Anyway, they’re a happy, if raucous, family until Paul gets lucky and convinces investors to back bottling his “special sauce,” which is so successful that it leads to the idea of franchising his restaurant. That leads to the family’s relocating to a big mansion in the ultra-affluent community of Calabasas where, of course, the elite moms, even the best-intentioned ones, treat them with condescension. When Paul and Zoey take in his troubled nephew Seth (Luke Prael), it creates more tension, especially after the neighborhood begins to experience a spate of break-ins. Further complications arise from Paul’s frequent absences on business trips, which strain both his relationship with an increasingly harried Zoey and his own dedication to the ethos of his original restaurant.
Then there are the older kids’ school problems. Deja, who was a basketball star at her old campus, but is benched at the new one. She also begins skipping out to be with handsome new boyfriend Chris (Simeon Daise). Nerdy DJ pines after a Goth classmate but doesn’t know how to approach her, while Harish is bullied by some over-privileged white boys. And of course Seth is suspected of being a thief.
You can be certain that all the difficulties, including Seth’s running away when accused of stealing, are resolved in typical feel-good fashion, but not before Dom is given the opportunity to tell Paul that, as loving a surrogate father as he might be, he simply doesn’t have the personal experience to prepare Deja and DJ for the sort of discrimination they will inevitably face in American society. It may be a salutary observation, but one that’s easily set aside for a kumbaya montage at the end, which acts as a bookend to the prologue in which Paul meticulously describes how the Baker family came to be.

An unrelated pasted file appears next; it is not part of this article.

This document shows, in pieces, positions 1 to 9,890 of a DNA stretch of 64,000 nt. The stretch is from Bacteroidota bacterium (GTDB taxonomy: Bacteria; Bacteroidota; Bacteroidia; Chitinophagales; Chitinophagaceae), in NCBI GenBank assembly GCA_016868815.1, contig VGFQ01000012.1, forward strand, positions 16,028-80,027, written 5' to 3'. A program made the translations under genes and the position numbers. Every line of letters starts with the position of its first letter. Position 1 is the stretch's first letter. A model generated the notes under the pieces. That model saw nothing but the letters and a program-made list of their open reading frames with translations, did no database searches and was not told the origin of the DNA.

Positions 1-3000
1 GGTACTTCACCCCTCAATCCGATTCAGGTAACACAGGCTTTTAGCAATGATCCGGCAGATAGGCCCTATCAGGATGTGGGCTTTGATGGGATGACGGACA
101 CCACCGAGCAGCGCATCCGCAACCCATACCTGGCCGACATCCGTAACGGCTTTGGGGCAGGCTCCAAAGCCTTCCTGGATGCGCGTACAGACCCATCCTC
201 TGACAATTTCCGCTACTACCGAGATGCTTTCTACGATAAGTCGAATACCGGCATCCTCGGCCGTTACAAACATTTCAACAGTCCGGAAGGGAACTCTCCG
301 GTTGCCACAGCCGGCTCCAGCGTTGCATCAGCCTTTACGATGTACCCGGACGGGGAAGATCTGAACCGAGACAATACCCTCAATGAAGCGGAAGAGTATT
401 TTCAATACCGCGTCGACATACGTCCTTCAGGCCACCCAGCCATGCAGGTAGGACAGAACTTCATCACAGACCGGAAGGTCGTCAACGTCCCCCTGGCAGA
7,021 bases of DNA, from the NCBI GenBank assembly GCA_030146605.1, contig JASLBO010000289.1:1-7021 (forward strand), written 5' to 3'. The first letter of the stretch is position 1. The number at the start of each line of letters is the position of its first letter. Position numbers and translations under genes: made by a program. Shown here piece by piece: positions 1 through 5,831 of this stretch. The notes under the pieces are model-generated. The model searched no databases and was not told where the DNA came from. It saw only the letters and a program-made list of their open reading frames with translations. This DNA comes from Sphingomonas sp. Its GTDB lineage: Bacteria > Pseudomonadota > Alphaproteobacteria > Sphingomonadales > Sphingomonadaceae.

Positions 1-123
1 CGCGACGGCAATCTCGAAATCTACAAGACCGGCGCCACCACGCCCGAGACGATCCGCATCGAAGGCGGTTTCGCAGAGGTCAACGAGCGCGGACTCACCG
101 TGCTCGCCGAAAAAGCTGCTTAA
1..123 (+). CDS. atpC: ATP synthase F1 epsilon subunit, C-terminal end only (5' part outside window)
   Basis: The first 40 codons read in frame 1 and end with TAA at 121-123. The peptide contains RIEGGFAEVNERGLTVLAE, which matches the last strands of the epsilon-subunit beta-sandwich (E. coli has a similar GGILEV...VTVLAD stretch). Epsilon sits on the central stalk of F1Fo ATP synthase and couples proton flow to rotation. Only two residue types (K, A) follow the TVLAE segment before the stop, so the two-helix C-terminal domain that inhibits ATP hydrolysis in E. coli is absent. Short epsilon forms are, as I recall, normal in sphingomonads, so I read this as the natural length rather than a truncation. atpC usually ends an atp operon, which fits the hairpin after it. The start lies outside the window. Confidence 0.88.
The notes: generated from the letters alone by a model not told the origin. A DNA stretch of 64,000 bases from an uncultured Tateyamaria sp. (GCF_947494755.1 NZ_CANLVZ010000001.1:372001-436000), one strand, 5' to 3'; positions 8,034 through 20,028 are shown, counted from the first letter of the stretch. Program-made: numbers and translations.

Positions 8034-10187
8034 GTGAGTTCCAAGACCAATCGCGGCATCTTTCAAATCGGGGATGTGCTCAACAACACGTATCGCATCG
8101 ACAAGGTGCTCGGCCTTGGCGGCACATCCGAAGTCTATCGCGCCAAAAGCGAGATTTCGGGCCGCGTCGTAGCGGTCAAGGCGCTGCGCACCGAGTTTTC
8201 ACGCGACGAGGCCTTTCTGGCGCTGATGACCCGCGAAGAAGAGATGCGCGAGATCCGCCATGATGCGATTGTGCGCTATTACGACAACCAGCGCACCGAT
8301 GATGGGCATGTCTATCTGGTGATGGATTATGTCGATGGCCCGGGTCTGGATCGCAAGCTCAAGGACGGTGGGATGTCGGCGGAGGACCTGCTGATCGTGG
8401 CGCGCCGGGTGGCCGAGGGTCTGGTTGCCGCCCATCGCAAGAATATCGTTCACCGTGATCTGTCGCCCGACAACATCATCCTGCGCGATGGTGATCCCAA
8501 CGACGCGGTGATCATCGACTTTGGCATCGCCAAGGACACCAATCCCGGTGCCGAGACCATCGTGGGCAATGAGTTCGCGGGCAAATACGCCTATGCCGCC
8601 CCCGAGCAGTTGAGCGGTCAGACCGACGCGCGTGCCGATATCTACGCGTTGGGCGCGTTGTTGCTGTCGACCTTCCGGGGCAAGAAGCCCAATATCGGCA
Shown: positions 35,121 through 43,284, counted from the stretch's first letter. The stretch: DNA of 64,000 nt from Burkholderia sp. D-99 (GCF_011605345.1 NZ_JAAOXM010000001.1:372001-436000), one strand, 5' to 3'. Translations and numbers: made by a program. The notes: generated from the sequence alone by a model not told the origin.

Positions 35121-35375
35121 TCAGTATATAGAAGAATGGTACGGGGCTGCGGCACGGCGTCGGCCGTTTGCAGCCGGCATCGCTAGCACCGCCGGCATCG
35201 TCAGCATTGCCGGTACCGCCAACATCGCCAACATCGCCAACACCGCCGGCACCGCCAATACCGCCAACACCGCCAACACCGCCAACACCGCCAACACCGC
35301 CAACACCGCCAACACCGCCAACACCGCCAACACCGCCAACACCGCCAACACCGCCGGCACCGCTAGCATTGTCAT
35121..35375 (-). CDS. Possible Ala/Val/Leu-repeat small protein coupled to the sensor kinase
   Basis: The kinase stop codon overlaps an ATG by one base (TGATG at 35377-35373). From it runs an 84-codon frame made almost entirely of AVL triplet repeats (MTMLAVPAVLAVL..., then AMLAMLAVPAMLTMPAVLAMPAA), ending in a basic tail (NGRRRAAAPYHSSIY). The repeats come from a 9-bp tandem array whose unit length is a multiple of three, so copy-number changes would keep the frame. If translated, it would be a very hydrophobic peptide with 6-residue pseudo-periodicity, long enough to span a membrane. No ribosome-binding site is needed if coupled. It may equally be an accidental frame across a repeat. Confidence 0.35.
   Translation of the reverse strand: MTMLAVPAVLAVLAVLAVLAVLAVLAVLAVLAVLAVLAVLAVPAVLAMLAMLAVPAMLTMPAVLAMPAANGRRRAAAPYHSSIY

Inevitably there’s an episodic feel to all this, given the necessity of providing at least some screen time for each member of the large cast, though many of the kids don’t get much. There are many sequences that are more like revue sketches, most notably an extended comic dance-off between Paul and Dom during the halftime of one of Deja’s basketball games. There’s also a lot of mugging going on, with Union and Braff leading the way but the others not far behind. Everything feels strained, the result of trying to pump life into mediocre material. The picture has the bright, glossy look of TV sitcom (Desma Murphy was production designer and Mitchell Amundsen the cinematographer), and one of those insufferably bouncy scores (by John Paesano) that’s busy nudging you in the ribs to tell you how funny the proceedings are.
Perhaps there are families out there who will enjoy watching this insipid reboot together. It can’t be called a disgrace to the title since the Martin misfires had already trashed it, but it’s no better than they were, despite its pretensions to social relevance.